Airbnb has stressed the resilience of its home sharing model once the world begins to recover from the Covid-19 pandemic as part of a filing to raise an expected $3 billion by going public.
The company admitted the pandemic was continuing to “materially adversely impact” financial performance.
This was highlighted by a net loss of almost $700 million in the nine months to September 30.
Gross booking value in the nine months to September 30 was down 39% year-on-year to $18 billion, while revenue fell 32% to $2.5 billion.
The company reacted to the crisis by shedding a quarter of its staff, imposing six month executive salary cuts, cutting all discretionary spend and suspending discretionary marketing.
However, Airbnb’s IPO prospectus to the US Securities and Exchange Commission reported a rebound, even with limited international travel.
“We believe that the recovery in the second and third quarters of 2020 is attributable to the renewed ability and willingness for guests to travel, the resilience of our hosts, and relative strength of our business model,” it said.
“From December 31, 2019 through September 30, 2020, active listings remained stable at approximately 5.6 million despite the decline in booking activity on our platform due to Covid-19.
“Against an otherwise highly negative travel backdrop, there are several areas of our business that have shown resilience, notably, domestic travel, short-distance travel, travel outside of our top 20 cities and long-term stays.
“While we believe that travel will change as a result of Covid-19, the adaptability of our business suggests that we are well-positioned to serve this dynamic market in several ways.”
This demonstrates the resilience of the business, Airbnb said.
“People wanted to get out of their homes and yearned to travel, but they did not want to go far or to be in crowded hotel lobbies,” the SEC filing added.
“Domestic travel quickly rebounded on Airbnb around the world as millions of guests took trips closer to home.
“Stays of longer than a few days started increasing as work-from-home became work-from-any-home on Airbnb.
“We believe that the lines between travel and living are blurring, and the global pandemic has accelerated the ability to live anywhere. Our platform has proven adaptable to serve these new ways of travelling.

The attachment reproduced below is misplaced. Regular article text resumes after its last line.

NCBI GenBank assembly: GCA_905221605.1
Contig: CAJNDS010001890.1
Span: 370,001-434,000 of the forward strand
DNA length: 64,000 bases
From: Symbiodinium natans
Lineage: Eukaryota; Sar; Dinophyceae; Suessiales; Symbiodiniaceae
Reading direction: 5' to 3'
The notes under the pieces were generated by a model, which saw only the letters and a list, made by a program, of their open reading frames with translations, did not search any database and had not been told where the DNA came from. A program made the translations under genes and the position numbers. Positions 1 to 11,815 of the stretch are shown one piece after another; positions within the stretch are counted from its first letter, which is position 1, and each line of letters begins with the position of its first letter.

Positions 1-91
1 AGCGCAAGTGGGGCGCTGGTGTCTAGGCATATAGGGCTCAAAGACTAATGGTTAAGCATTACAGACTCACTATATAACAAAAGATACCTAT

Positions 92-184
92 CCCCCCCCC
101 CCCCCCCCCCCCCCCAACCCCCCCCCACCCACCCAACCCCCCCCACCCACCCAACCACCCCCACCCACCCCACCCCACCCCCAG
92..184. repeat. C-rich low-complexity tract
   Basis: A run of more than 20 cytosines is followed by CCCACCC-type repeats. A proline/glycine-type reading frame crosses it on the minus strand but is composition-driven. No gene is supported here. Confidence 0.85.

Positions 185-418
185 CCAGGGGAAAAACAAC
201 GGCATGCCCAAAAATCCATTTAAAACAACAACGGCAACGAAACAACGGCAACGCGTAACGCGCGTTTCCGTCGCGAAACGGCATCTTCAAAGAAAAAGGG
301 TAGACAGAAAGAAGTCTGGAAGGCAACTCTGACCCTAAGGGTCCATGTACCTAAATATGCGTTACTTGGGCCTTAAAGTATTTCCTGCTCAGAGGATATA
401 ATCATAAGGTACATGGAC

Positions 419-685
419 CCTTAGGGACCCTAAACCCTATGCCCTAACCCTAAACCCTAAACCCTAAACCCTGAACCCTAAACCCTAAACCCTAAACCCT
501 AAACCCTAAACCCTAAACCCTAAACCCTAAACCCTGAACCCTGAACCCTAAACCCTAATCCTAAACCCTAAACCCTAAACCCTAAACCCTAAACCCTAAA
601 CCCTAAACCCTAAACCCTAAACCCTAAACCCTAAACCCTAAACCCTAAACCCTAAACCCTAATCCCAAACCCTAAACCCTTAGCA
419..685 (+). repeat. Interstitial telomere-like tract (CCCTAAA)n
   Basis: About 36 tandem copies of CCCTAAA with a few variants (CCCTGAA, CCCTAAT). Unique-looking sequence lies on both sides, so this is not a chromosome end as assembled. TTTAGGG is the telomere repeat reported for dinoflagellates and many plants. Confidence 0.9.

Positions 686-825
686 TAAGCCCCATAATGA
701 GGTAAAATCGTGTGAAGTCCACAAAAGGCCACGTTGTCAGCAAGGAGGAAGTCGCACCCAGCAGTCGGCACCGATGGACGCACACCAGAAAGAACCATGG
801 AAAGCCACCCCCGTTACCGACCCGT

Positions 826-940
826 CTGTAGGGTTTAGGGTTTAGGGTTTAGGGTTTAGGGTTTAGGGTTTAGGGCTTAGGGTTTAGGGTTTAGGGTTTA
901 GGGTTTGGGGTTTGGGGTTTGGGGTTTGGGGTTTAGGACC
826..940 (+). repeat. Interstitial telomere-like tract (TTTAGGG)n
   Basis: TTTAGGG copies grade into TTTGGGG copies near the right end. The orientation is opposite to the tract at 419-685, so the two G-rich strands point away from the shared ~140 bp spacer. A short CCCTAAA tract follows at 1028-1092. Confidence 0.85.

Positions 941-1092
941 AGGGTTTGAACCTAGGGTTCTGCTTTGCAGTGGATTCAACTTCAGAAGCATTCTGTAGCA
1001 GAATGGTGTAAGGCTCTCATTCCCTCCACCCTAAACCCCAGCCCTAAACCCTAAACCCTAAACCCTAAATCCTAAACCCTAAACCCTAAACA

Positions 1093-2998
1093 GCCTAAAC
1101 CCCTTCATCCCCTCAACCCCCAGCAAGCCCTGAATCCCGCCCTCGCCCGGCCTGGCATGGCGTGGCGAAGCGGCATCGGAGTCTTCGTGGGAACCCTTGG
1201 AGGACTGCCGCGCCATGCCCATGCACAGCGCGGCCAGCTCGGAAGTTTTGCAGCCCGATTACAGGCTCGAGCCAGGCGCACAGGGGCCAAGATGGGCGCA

“And just as when Airbnb started during the great recession of 2008, we believe that people will continue to turn to hosting to earn extra income.”
The firm admitted the evolving nature of Covid-19 and the uncertainty it has produced around the world, meant it was not possible to predict the ultimate impact.
“However, we believe that as the world recovers from this pandemic, Airbnb will be a vital source of economic empowerment for millions of people,” the company said.
“We believe that we are still early in the global shift in consumer preferences toward one-of-a-kind stays and experiences, which provides an opportunity to further grow our community and business.”
A total of 54 million people worldwide booked 327 million nights and experiences on the platform last year. Airbnb has handled more than 825 million guest arrivals since its inception in 2008.
The SEC filing said: “We have a substantial market opportunity in the growing travel market and experience economy.
“We estimate our serviceable addressable market (SAM) today to be $1.5 trillion, including $1.2 trillion for short-term stays and $239 billion for experiences.
“We estimate our total addressable market (TAM) to be $3.4 trillion, including $1.8 trillion for short-term stays, $210 billion for long-term stays, and $1.4 trillion for experiences.
“We have estimated key components of our SAM and TAM using 2019 actual figures and believe our market opportunity can grow over the long term at the rate of travel spending.
“While the current travel market remains unpredictable, we believe estimates made prior to the Covid-19 pandemic to be the best representation of our long-term travel opportunity.”
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